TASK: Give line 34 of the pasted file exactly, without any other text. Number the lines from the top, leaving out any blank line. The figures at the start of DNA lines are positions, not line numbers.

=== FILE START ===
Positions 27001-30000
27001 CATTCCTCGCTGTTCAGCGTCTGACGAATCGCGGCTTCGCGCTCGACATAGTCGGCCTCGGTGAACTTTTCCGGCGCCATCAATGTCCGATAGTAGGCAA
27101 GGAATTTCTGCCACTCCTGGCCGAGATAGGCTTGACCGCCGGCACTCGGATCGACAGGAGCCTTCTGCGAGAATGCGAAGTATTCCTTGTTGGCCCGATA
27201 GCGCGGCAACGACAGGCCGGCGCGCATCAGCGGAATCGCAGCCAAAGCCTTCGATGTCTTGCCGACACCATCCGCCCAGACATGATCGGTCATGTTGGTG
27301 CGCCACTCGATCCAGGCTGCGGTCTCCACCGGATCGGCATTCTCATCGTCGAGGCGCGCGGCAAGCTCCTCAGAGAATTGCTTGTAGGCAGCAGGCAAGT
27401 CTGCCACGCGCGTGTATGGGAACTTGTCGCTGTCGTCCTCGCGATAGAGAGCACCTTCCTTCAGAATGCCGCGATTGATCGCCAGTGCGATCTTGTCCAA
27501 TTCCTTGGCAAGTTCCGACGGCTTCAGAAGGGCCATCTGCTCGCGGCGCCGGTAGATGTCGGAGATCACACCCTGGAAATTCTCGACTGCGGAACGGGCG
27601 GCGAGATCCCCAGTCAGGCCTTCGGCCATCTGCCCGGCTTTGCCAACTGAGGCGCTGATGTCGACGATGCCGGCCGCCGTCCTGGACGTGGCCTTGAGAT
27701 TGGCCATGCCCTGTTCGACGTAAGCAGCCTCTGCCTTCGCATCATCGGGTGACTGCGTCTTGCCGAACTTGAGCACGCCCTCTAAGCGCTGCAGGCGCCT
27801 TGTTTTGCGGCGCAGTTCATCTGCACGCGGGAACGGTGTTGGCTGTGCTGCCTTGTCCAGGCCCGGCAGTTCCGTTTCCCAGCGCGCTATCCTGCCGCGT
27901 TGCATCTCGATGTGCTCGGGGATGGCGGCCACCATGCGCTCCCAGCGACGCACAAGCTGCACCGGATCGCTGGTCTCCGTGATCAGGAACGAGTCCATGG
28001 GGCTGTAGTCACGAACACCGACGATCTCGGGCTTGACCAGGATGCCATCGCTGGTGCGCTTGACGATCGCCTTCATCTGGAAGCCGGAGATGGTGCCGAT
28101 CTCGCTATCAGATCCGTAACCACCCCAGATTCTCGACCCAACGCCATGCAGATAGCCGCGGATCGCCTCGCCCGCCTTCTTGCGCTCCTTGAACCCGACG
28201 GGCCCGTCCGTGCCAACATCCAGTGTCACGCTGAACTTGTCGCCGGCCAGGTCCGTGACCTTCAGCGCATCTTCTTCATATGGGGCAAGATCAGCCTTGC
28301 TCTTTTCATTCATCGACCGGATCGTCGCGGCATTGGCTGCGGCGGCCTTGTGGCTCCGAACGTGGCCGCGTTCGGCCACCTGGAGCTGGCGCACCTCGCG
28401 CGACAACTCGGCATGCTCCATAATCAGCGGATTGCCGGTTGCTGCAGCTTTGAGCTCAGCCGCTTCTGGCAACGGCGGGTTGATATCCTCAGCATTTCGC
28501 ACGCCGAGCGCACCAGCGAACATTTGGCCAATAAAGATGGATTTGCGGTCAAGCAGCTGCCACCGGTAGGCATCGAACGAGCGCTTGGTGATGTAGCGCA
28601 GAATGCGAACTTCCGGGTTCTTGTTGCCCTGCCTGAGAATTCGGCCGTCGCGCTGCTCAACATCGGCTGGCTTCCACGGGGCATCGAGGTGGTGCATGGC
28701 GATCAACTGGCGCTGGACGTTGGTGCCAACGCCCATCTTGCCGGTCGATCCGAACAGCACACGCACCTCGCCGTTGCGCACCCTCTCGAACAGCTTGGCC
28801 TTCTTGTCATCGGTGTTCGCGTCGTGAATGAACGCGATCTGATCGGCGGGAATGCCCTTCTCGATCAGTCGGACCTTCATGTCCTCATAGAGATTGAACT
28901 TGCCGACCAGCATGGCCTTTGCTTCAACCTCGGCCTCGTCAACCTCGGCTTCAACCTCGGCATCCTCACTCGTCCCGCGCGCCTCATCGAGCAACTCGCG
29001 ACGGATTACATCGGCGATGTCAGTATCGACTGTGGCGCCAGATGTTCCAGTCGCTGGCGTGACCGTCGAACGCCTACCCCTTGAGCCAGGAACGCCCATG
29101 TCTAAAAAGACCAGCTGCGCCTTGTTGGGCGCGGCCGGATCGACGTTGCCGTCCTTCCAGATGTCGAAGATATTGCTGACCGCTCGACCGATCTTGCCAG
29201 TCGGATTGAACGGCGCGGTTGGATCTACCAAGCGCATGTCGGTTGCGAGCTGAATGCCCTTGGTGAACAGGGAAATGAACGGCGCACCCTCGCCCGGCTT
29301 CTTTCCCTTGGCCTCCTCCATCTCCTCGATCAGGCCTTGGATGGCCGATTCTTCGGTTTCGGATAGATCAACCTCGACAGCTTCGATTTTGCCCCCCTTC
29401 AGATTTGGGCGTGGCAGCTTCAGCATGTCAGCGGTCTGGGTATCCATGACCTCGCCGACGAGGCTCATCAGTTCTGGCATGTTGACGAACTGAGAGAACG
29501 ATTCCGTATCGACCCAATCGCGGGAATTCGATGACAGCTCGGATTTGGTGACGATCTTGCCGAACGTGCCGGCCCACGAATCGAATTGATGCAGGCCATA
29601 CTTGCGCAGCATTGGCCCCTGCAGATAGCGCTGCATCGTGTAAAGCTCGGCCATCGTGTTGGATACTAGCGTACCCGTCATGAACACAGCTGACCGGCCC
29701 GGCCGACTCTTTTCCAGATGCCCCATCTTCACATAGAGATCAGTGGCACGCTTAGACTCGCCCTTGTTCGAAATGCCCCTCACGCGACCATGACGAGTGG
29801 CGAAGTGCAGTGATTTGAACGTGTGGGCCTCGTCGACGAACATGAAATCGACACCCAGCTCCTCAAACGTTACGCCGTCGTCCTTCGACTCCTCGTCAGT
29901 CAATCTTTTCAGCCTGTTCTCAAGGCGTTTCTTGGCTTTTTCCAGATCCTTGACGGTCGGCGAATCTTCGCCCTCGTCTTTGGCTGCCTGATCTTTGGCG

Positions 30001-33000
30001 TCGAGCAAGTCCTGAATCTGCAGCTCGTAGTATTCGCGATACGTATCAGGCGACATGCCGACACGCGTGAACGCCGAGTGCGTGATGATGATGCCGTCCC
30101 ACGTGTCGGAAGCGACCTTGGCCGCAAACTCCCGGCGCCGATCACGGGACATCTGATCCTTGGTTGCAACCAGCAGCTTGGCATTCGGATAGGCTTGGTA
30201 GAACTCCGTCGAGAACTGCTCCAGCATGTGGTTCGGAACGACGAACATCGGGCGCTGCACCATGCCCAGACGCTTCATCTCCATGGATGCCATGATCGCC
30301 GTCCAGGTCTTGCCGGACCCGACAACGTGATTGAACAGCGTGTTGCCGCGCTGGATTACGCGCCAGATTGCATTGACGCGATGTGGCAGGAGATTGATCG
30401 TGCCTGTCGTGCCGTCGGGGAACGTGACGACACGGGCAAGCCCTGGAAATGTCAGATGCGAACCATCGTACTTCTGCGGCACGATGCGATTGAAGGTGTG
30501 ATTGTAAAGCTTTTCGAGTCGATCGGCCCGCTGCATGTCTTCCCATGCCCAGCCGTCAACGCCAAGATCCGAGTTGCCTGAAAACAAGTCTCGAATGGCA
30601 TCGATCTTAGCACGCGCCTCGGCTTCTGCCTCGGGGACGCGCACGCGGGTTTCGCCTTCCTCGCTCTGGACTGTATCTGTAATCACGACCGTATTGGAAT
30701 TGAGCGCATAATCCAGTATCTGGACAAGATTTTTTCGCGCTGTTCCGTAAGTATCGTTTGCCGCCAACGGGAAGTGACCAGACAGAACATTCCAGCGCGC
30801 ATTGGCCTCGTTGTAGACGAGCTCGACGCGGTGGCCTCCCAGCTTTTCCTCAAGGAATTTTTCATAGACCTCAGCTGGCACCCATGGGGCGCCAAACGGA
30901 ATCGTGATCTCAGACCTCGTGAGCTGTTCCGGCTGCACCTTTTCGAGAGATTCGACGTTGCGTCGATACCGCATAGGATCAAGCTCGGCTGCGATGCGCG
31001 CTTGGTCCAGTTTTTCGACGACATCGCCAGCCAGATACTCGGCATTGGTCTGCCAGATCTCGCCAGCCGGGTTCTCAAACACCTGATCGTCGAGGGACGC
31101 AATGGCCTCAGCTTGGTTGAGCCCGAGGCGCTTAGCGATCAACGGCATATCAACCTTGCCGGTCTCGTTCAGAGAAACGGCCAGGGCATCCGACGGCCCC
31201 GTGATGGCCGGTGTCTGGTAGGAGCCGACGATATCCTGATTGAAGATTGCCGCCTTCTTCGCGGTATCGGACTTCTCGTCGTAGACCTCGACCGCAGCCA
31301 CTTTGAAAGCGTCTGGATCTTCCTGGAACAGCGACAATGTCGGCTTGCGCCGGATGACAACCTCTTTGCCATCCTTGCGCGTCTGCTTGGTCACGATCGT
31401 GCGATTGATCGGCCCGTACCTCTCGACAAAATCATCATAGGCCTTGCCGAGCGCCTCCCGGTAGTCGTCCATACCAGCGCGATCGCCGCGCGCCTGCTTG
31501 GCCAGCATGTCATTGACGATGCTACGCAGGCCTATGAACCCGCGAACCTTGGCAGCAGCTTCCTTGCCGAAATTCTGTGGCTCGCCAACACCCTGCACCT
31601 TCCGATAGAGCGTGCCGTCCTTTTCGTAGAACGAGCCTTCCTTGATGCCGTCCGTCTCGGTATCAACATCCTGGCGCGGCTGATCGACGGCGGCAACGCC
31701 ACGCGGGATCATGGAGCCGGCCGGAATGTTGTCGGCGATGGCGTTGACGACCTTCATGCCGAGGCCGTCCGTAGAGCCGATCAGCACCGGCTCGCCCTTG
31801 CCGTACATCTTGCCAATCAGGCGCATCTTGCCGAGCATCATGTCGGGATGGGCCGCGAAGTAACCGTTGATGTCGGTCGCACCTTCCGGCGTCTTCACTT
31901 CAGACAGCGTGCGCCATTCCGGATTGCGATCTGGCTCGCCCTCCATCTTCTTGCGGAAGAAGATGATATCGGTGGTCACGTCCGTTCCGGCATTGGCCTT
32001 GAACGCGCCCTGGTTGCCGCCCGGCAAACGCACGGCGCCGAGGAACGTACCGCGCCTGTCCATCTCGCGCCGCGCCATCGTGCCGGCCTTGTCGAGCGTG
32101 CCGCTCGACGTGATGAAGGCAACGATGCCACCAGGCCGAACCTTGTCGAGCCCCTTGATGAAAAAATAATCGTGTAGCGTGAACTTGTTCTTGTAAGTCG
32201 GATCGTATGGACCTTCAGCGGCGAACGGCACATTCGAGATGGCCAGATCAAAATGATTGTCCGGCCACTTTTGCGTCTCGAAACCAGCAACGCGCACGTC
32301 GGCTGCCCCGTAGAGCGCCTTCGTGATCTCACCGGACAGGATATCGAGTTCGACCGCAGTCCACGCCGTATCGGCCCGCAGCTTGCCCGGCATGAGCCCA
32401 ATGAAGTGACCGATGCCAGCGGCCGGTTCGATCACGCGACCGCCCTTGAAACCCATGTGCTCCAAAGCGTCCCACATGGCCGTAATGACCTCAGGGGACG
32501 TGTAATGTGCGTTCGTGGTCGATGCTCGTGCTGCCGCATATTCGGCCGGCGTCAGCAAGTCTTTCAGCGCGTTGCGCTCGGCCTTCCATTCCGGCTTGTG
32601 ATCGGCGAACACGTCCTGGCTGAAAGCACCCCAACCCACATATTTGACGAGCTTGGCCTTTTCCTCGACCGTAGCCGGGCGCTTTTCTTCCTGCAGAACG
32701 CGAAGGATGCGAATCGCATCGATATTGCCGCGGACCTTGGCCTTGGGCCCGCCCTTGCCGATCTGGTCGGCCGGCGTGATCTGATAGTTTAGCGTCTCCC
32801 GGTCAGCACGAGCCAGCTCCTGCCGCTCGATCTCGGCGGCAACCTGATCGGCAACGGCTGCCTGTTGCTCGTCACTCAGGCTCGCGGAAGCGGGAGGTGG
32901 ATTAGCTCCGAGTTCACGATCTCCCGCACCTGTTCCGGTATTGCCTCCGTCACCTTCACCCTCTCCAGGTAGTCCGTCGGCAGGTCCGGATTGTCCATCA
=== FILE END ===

30101 ACGTGTCGGAAGCGACCTTGGCCGCAAACTCCCGGCGCCGATCACGGGACATCTGATCCTTGGTTGCAACCAGCAGCTTGGCATTCGGATAGGCTTGGTA